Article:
So, where can you buy audiobooks, and more important, where can you get the most bang for your buck?
Audible (an Amazon company) is by far (this reader’s opinion) the best place to buy audiobooks—as long as you’re a member. Audible memberships come as Gold or Platinum plans. The Gold Plan is $14.95 a month with a free credit to purchase any audiobook, plus 30% off all other titles, free digital versions of The New York Times and Wall Street Journal, and the first month is free, which means you get a free audiobook when you sign-up. The Platinum plan is $22.95 a month, and you get two free credits (everything else is the same). You can also purchase an annual subscription that will send you all your free credits at once. Audible also has a romance package, which can be added to a Gold or Platinum membership for $6.95 a month, or purchased separately for $14.95 a month. The Romance package gives you access to thousands of Audible’s romance titles free with the membership. One of the best features of the package is the catalogue itself, which categorizes the books by steaminess, character type, and story theme.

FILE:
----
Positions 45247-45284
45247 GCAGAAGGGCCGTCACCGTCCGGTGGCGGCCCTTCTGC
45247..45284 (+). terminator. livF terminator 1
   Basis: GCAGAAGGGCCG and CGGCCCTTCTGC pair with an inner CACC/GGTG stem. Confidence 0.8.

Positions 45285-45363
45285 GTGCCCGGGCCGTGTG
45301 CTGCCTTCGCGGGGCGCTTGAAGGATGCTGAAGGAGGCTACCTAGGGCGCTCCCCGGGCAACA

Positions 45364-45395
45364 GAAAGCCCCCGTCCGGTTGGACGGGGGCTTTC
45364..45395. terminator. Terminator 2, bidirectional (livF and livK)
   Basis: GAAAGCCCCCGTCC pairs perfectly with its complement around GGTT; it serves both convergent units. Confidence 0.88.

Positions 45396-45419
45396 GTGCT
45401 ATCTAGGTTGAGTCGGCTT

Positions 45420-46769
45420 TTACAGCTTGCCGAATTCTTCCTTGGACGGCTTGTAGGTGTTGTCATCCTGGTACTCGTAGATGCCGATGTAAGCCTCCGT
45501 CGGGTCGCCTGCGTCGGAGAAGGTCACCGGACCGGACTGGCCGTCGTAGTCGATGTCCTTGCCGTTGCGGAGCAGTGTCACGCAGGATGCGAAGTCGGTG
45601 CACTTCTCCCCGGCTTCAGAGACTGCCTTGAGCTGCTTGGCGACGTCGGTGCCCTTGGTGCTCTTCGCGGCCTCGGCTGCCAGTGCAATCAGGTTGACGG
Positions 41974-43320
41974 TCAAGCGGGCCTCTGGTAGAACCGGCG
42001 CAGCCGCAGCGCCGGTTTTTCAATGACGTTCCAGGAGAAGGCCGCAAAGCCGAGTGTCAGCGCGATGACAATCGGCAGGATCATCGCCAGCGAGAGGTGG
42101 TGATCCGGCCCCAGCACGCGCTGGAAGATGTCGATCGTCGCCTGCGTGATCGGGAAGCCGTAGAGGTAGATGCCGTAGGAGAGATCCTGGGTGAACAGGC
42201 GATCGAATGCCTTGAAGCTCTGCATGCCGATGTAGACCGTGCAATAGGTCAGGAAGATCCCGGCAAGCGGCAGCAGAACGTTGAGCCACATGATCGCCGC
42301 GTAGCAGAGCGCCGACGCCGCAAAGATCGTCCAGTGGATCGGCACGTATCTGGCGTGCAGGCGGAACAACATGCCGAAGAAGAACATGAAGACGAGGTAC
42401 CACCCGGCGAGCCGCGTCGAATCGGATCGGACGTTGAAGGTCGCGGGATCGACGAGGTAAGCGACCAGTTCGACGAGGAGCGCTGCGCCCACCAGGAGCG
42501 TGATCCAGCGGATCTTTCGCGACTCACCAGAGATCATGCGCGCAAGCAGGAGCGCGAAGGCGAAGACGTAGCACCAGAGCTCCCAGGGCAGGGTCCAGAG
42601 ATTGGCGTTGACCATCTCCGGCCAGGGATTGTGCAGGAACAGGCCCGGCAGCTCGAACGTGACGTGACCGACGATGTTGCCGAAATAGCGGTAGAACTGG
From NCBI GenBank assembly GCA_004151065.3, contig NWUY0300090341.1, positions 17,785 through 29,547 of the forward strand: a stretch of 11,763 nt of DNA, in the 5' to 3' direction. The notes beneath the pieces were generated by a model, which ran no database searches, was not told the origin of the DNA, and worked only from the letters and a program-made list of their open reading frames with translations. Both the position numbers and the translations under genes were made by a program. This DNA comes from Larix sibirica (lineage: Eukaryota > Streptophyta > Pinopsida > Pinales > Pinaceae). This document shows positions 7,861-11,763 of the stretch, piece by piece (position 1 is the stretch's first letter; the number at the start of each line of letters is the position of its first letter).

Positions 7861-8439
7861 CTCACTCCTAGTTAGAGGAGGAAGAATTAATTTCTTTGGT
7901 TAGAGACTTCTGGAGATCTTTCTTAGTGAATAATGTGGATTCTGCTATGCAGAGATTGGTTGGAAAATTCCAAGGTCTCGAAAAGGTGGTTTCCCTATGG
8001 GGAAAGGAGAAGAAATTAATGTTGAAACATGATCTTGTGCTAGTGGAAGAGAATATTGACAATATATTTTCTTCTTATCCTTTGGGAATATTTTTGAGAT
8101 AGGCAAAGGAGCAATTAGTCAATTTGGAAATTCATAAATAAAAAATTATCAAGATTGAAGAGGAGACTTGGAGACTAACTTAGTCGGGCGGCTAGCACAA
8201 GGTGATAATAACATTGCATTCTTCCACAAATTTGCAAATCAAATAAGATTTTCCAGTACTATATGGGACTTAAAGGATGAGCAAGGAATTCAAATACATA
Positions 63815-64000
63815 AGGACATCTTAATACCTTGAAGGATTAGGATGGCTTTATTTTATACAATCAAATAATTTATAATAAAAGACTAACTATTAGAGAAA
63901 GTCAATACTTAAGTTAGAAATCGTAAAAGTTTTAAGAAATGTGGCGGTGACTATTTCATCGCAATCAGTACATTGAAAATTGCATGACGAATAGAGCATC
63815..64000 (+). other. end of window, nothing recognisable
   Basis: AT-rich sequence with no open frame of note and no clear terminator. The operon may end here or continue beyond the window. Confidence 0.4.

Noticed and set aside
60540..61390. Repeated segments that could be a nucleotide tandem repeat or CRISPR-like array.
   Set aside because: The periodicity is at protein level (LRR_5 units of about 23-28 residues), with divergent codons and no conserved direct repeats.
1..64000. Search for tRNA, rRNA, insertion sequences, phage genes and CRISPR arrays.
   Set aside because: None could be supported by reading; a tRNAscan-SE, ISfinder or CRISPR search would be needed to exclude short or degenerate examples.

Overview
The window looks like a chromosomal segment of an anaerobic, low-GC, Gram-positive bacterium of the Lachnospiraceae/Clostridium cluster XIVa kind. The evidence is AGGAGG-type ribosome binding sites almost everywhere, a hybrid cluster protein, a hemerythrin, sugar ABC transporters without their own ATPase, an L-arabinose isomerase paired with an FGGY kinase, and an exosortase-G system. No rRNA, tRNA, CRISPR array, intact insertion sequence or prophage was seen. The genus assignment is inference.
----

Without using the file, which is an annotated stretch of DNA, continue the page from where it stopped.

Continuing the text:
Other Great Audible Features:
A newer Audible/Prime feature: if you’re an Amazon Prime member you have access to free Channels for Prime. The Prime channels include podcasts and free audiobook collections that are categorized by theme. My favorite audiobook collection is Truly Criminal, which includes the audiobook People Who Eat Darkness, which is one of the best audiobooks I’ve ever listened to (and I listened to it for free!).
Have I sold you on Audible yet? Well, I’ve got more: there’s also WhisperSync for voice. This feature allows you to buy the audio version of a book from Audible at a discounted price when you buy the Kindle version first. An example: I bought the Inquisitor’s Tale: Or, the Three Magical Children and Their Holy Dog as a Kindle book last year, so if I wanted, I could also purchase the Audible version for a discounted $12.99. It’s not a HUGE discount, but $12.99 isn’t bad for an audiobook.
If you choose to get your audiobooks from Audible you can download the app and listen on: iPhones, iPod touch, Android, Windows Phone, Kindle, Alexa-enabled devices, Fire TV, Android tablets and iPad. You can also listen on your computer.